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Board moves forward with plan to create water agency

A river with riparian vegetation and reflections of trees in its surface.
The Russian River in Ukiah, May 19.

August 8, 2022 — The Board of Supervisors agreed in a narrow vote last week to approve the idea of a water agency. During budgeting in June, the board agreed to allocate $250,000 from the PG&E settlement to form the agency.

And, to comply with a new law, SB 552, which requires drought planning, the board agreed unanimously to formalize the drought task force into a standing committee, consisting of Supervisors Glenn McGourty and John Haschak. At the moment, the Department of Transportation is in charge of water issues, but McGourty told the board that he thinks the county should create a water resources team consisting of the drought committee and county staff collaborating with experts at the U.C. Davis Cooperative Extension. Some of them, including McGourty himself, have already done water studies in Mendocino County. In 2012, McGourty led a study on ag water use in the Navarro River watershed.

CEO Darcie Antle offered a quick calculation of how much she thinks it will cost to hire a consultant for a quarter million dollars. “If you are going to be payin ga consultant $200 an hour for roughly a thousand hours, our staff would be required to attend the meetings as well to stay current,” she said. “I believe that happened last year, where I had Sara Pierce on most of the meetings, and also Judy Morris or Steve Dunnicliff, as well as Brent, who helped coordinate all the calls with CalOES. So for every consultant hour you’re probably looking at two or three hours of staff time…if we’re going to do the grant writing, and I don’t believe we want to pay a consultant that amount of money to help write our grants. We have another contract out for grant writing. Typically, for every grant, it’s costing us anywhere from six to ten thousand dollars per grant, so it’s going to add up quickly. I would estimate roughly, with the staffing level that we’re out, we would be doubling the amount.”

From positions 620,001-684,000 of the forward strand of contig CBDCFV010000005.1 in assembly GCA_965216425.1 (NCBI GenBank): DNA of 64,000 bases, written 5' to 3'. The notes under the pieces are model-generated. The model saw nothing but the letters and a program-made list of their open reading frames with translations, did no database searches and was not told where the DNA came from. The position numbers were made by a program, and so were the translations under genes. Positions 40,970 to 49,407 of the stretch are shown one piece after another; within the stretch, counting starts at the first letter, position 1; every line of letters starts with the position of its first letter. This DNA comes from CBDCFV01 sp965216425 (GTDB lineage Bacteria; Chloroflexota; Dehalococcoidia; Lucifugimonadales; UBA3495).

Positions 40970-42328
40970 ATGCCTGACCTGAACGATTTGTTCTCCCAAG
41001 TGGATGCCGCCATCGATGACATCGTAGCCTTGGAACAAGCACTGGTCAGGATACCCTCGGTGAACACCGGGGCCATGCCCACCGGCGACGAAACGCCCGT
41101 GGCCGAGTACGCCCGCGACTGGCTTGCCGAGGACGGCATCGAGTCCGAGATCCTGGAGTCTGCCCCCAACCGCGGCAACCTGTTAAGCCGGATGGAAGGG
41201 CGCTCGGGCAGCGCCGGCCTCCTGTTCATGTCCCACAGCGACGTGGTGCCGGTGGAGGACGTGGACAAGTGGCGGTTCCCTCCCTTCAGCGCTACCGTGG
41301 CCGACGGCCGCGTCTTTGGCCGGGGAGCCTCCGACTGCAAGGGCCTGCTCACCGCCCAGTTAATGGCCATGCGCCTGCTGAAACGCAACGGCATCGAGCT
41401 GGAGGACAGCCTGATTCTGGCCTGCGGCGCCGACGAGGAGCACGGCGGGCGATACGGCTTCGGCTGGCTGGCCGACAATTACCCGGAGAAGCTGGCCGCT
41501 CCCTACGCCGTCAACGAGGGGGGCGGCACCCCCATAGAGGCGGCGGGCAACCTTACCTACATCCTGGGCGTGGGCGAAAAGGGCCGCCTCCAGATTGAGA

Haschak favored another proposal, by Department of Transportation Director Howard Dashiell, to use internal staff. “I just don’t think that we need this consultant, who’s going to be working 58% of the time at $200 an hour to do these things,” he said. “I think that we can do it internally. The long term is, we need to put it out there to get a person who can learn the ropes and learn the business and provide that over a long term. Because this is a one-shot deal, and we don’t even need it.”

But McGourty argued that the subject matter is too complex not to bring in experts who are already connected at the state level and are alert to funding opportunities for local projects. “Mr. Chairman, I’m wondering if you could pull up the MCWA implementation plan and go to page 14,” he remarked. “There is a task list that has been identified, based on stakeholder comments. I think this might be helpful to Supervisor Haschak, about the complexity of what he’s expecting to sort of spontaneously happen.”